Cervical Cancer
Cervical cancer is a type of cancer affecting the cervix. It is considered a preventable disease and is curable when detected early. However, it remains as the second most common type of cancer among Filipino women ages 15 to 44 years old.
Last Updated: February 25, 2024

The main cause for cervical cancer is a virus called human papillomavirus (HPV), which is transmitted through sexual contact. However, not everyone who gets infected with this virus will develop cancer. Aside from HPV infection, there are other factors which increase the risk for developing cervical cancer, which include: • Having multiple sexual partners • Early age at which you first had sex (younger than 18 years old) • Family history of cervical cancer • Other sexually transmitted infections • Problems with the immune system • Cigarette smoking

Patients don’t usually have any symptoms during the earlier stages of the disease. By the time the individual has symptoms, the cancer may have already spread. These symptoms include: • Abnormal bleeding from the vagina: irregular bleeding, heavy menstrual bleeding, or bleeding/spotting after sex • Unpleasant vaginal discharge: whitish or blood-stained • Pain during sexual intercourse Other symptoms which may point to a more advanced cancer include: • Pelvic pain • Difficulty urinating • Swelling of the legs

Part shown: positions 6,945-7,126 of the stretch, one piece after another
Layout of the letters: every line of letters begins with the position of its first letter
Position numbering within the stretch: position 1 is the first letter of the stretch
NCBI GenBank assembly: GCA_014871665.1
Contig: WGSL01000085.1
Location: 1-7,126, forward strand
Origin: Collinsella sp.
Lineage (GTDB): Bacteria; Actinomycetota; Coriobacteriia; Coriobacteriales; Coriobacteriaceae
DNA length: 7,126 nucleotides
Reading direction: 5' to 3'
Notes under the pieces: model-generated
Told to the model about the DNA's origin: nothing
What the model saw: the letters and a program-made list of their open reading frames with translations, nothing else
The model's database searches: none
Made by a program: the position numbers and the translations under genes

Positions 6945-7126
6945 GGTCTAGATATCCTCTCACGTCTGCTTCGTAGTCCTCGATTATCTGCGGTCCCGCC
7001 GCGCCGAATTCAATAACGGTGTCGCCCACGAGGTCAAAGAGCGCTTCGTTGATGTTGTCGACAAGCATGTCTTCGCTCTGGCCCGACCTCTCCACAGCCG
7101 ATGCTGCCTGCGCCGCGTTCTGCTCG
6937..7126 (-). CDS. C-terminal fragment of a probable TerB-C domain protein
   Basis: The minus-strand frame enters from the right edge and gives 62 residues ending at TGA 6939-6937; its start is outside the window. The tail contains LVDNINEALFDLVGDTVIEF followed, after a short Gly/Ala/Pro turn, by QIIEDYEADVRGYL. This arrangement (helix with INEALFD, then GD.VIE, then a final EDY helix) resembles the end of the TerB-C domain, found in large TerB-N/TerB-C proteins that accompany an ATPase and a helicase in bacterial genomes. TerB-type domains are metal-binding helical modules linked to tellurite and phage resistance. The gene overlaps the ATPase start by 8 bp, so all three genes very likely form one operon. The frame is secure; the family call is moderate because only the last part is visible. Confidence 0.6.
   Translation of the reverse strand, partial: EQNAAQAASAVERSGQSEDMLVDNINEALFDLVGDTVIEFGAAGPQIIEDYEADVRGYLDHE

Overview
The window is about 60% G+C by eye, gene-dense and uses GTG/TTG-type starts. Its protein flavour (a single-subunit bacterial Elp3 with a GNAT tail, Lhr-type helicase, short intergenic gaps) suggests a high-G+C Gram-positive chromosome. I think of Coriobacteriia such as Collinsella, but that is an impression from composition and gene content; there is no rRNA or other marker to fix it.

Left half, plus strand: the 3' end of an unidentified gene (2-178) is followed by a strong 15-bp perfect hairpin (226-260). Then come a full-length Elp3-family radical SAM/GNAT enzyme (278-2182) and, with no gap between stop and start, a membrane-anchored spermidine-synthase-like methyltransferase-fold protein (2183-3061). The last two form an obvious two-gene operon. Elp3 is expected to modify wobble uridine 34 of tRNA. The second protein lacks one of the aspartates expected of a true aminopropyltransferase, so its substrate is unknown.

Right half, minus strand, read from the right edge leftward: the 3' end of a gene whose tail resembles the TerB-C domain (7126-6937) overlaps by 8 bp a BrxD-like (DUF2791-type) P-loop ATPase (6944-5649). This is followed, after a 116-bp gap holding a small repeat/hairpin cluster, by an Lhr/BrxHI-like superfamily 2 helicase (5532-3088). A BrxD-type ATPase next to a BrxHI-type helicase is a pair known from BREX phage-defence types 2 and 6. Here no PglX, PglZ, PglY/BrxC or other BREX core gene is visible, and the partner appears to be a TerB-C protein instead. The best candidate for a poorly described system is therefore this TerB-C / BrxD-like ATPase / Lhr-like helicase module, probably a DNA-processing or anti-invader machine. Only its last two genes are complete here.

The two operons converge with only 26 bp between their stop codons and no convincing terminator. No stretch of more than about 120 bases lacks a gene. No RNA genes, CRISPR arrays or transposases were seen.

Cervical cancer, when detected early, is curable. Screening for cervical cancer include having a Pap smear done every three (3) years and/or an HPV test every five (5) years. Screening should start at 30 years of age, but may begin earlier especially for high risk individuals. Treatment for cervical cancer depends on several factors, such as how advanced the cancer is, other health problems the patient has, and their preferences. Surgery, radiation therapy, chemotherapy, or a combination of the three may be used. What’s most important is to have it treated as early as possible.

The following measures can help reduce the risk of having cervical cancer: • Having only one sexual partner • A delay on the first sexual intercourse • Consistent and correct use of barrier contraceptives, like condoms during sexual intercourse • Vaccination of anti-cervical cancer vaccine (HPV vaccine) • A healthy lifestyle (especially stopping cigarette smoking)
Last Updated: February 25, 2024